greetings


    I must first point out that Iím not sure if the terminology used in my
    questions is correct and just to make sure that my second question
    will still be understood, regardless of my terminology being
    potentially wrong, I will first explain what I actually meant when
    using certain terms ( like secondary and supplementary keys ).


    1) According to my non-English book, a secondary key doesnít uniquely
    identify an object and as such it has one-to-many relationships with
    primary key ( if it has one-to-one relationship, then we call it
    supplementary key )

    Is the terminology correct?



    2) Say we have an entity class called ITEM:

    ITEM ( ITEM#, NAME, TYPE-OF-WOOD, PRICE )


    a) Now my book claims that TYPE-OF-WOOD is secondary key and as such
    it has one-to-many relationship with a primary key ITEM#, since it can
    be connected to more than one instance of ITEM# attribute.

    But if that is the case, then why couldnít NAME attribute or PRICE
    attribute also be considered secondary keys, since more than one
    instance of ITEM# attribute could have the same NAME or PRICE
    values?



    b) Since NAME and PRICE arenít considered secondary keys, what
    properties do make an attribute a secondary key ?



    thank you



  4. Re: What exactly is a Secondary key?

    greetings

    I must point out that when the author was describing secondary keys,
    he hadnít had any particular database model in mind.


    > What they're referring to in your book as a "secondary key" looks like a
    > "foreign key"


    1) I understand what the foreign key is, but I donít think the author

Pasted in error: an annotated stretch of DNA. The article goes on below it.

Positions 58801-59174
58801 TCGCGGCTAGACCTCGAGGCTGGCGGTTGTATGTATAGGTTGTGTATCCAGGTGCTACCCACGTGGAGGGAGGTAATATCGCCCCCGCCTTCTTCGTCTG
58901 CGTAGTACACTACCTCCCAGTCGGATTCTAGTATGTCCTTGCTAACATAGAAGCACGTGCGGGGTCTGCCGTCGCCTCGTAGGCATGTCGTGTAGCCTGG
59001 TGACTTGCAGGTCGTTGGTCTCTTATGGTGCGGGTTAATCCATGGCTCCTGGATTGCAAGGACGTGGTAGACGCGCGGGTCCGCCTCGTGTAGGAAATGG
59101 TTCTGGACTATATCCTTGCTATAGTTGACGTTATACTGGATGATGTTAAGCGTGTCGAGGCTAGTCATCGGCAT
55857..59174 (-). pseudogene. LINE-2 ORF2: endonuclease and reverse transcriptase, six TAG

had foreign keys in mind when describing secondary keys. In lay manís
    terms, one could argue, that foreign key is a visitor, its home being
    another table. While thatís not what the author was implying by
    secondary key, since he did also mention that if secondary key
    uniquely identified a primary key, then it would also become a
    candidate for primary key.

    2) Anyways, unless we are talking about foreign keys, I assume there
    doesnít exist any other term ( with the word ďkeyĒ in it ) for
    attributes that donít have unique values?

    thank you for helping me out


  5. Re: What exactly is a Secondary key?

    A key in the relational model is an attribute or set of attributes that
    uniquely identifes a tuple. A "secondary key", as the author described it
    has no meaning in the relational model. I don't see any useful meaning for
    it (based on the definition provided) in other models I'm familiar with,
    like OO databases, XML databases, etc. Based on the author's definition,
    every attribute or set of attributes that's not a PK or a candidate key is
    automatically a "secondary key".

    Attributes, or sets of attributes, that don't uniquely identify tuples in
    the relational model are simply attributes.

    --

    ========
    Michael Coles
    "Pro T-SQL 2008 Programmer's Guide"
    http://www.amazon.com/T-SQL-2008-Pro.../dp/143021001X


    wrote in message
    news:e8cf8a57-9385-48fc-b712-f9c4189f2048@w39g2000prb.googlegroups.com...
    greetings